Thursday, January 10, 2013

No One Voted into the Baseball Hall of Fame

I was glad to see that no one was elected to the Baseball Hall of Fame this year.  My guess is that over time, the voters will not hold the line on the Steroid Era, and we'll end up seeing lots of those folks getting into Cooperstown.  But I would never let them in.  The Steroid Era was, in my opinion, the worst period in baseball history since the World Series began in 1903.  The game was not pleasant to watch -- in large part because it was dominated by people like Barry Bonds who were doing things that normal human beings can't actually do.  Even the big and exciting things that happened -- the home run chases, the great Roger Clemens pitching performances, that one year when Brady Anderson hit 50 home runs -- were tainted because you knew that what you were watching wasn't real.

The fact that everyone associated with baseball went along with steroids, and did virtually nothing to stop it, makes everything worse.  Remember how the press hyped the McGwire/Sosa home run chase?  Remember how Mike Lupica said that 1998 was the year that baseball "reclaimed America"?  I do, and I don't want to see anything like that happen again.

So here's my preference.  Years from now, when people go to the Baseball Hall of Fame, I want almost no players from the Steroid Era in there.  No Bonds.  No Clemens.  No Sosa or McGwire.  And certainly no second-tier guys like Mike Piazza or Craig Biggio.  Not even Greg Maddux, who had a lifetime record of 11-14 in the playoffs, or Tom Glavine (who went 14-16 in the playoffs).  If it were up to me, the only players you'd see from that era would be Derek Jeter, Mariano Rivera, Pedro Martinez, and Randy Johnson.  And whenever people asked about what happened, they would be told that this was a terrible period in baseball history, and that we've chosen to mostly forget it.


  1. I totally agree. Cheating just kills the fun of any game. I also think the Patriots' championships should be stripped.

  2. I would actually vote them all in if I believe they deserved to be in based on their numbers. It was what it was. They were the best of the era they played in and that to me is what the HOF represents. It's a sport that pays it's players millions of dollars and we shouldn't be surprised that they cheat to win. Also their behavior was fully supported by the commissioner, the owners, and the players. So it was in essence not cheating at the time it all took place. I say just be happy we learned from it and move on, but still acknowledge that those players were the best of their generation.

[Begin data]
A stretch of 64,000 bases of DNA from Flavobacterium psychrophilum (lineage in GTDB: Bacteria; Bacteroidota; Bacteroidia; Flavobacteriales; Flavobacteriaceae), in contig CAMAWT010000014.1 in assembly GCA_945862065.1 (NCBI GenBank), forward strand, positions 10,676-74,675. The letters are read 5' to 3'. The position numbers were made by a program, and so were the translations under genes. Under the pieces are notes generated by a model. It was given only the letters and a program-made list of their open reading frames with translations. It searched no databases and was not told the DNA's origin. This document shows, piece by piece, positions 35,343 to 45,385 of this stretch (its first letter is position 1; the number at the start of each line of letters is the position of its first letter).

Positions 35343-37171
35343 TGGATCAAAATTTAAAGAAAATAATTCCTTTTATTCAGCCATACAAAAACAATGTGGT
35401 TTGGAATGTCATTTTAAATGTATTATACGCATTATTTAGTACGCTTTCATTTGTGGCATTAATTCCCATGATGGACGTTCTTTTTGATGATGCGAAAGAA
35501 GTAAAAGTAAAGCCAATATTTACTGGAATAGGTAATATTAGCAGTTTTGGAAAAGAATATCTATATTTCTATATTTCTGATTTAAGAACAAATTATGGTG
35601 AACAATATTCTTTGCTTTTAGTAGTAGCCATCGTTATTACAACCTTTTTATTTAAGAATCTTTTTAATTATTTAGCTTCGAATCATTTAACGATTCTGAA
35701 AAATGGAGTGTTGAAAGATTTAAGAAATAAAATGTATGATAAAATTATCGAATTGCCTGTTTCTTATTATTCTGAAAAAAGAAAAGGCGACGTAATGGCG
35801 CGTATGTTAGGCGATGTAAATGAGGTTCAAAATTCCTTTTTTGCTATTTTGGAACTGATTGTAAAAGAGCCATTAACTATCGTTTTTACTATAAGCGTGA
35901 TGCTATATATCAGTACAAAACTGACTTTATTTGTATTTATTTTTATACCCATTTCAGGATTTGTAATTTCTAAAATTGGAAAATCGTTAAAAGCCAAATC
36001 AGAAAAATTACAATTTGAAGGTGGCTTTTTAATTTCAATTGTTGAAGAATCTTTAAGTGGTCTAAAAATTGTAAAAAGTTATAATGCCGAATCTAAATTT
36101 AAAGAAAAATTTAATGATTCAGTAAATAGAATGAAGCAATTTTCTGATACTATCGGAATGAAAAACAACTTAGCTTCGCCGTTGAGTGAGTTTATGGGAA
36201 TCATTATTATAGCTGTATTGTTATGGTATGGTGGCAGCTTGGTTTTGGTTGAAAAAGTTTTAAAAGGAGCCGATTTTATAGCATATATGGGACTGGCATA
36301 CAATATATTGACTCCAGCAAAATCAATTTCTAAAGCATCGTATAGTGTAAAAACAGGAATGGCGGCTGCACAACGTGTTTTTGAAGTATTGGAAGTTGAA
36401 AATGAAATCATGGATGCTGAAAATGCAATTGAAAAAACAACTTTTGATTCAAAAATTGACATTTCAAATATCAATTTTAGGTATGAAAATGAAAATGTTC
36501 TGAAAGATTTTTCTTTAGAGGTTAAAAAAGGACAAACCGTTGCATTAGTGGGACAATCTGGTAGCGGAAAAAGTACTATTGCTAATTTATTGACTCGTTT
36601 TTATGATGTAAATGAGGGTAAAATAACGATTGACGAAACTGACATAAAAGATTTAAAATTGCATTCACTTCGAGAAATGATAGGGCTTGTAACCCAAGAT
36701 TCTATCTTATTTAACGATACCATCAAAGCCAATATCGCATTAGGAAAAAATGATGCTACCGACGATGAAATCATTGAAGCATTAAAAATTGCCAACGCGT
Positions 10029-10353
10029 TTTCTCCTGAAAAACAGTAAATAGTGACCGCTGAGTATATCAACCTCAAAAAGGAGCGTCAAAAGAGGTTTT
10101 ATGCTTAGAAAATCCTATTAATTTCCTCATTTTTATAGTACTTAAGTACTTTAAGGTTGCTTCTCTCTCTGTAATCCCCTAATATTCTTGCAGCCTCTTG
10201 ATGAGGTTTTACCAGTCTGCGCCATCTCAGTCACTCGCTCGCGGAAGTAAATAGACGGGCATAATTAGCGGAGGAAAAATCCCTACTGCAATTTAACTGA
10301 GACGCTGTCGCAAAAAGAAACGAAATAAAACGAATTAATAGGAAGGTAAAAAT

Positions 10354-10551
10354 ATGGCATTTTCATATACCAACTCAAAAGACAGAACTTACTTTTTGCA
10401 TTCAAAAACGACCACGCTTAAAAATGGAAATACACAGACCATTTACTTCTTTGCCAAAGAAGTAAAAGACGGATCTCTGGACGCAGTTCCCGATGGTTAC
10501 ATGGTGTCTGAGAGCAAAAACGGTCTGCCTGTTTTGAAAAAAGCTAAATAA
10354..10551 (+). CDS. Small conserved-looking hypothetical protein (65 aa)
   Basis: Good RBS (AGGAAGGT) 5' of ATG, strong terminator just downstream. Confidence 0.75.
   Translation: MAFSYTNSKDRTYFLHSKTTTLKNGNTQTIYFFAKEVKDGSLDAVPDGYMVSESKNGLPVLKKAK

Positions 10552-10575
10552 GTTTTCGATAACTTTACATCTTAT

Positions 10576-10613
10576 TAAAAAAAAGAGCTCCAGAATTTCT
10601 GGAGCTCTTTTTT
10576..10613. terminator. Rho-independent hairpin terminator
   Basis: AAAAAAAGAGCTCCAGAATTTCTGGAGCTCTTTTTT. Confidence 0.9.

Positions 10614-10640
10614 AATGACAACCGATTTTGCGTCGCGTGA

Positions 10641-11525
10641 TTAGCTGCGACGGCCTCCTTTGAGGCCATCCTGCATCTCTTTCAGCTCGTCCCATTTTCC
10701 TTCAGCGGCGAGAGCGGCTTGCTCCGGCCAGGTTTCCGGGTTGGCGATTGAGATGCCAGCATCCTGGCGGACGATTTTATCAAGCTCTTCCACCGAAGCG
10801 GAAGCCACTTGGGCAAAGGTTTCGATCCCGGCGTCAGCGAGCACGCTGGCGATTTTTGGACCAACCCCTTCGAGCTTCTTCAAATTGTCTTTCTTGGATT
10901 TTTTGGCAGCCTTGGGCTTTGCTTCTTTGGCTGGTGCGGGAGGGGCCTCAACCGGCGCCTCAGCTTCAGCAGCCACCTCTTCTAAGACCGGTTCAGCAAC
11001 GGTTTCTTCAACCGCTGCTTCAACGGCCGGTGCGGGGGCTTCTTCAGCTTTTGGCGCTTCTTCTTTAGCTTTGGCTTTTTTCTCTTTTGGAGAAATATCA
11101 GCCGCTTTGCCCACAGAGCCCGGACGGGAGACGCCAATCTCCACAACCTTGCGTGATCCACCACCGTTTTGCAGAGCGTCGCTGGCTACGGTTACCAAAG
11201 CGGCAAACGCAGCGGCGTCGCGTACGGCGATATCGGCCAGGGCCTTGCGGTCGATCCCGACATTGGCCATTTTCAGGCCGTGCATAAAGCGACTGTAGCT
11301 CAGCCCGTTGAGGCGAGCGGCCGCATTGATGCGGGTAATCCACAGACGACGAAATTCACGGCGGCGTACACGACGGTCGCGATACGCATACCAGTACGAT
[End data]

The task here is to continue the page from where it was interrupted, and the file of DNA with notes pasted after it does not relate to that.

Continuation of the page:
3. I am typically surprised and always disappointed when someone cheats to win.

  4. I'm pretty sure that if you think about it, each of you will realize that sometime between 1990 and 2000, you pretty much lost all interest in baseball. As did a lot of people. In 1990, two small-market teams (the Reds and A's) drew a TV rating of 20.8 for the World Series. By 2000, the Yankees and Mets could only draw a rating of 12.4. And baseball has never recovered. Last year, the Giants and Tigers had a rating of only 7.6.

    Now some of that decline was because of the strike, and some of it was because the Internet created new entertainment options. But the Steroid Era was devastating to the long-term popularity of baseball. It took what had always been a pretty serious, traditional sport and turned it into a bit of a joke.

    Furthermore, steroids killed interest in baseball's home run records, which were made meaningless. For another, steroid baseball just wasn't very entertaining. It mostly consisted of guys standing at the plate and trying to hit home runs. Players' stats would fluctuate wildly from one year to the next, so a guy like Jason Giambi would be great for a while, and then quickly become terrible. And Bonds just made the whole thing ridiculous -- he was more like a guy in a video game than a real player. In 2004, when he was 39 years old, Bonds drew 232 walks in 617 plate appearances. In other words, he was being walked 37.6 percent of the time he came to the plate, because it made no sense to pitch to him unless you had to. It was maddening to watch, and I'm not surprised so many people quit watching.

    So I don't think we should be celebrating the Steroid Era at all, and I certainly don't think we should celebrate folks like Bonds and Clemens who did so much damage to the game.

  5. You can't keep people out of the Hall of Fame because you think their particular era of the sport was boring or hurt the long term popularity of the sport. If you want to say they cheated I think that's fine, but let's be serious it has never been proven that Clemens or Bonds cheated. Also blame MLB management for all the issues brought on by these changes, not the players themselves. Baseball has been on a decline ever since they got rid of having a commissioner.

  6. I blame the players, too, at least.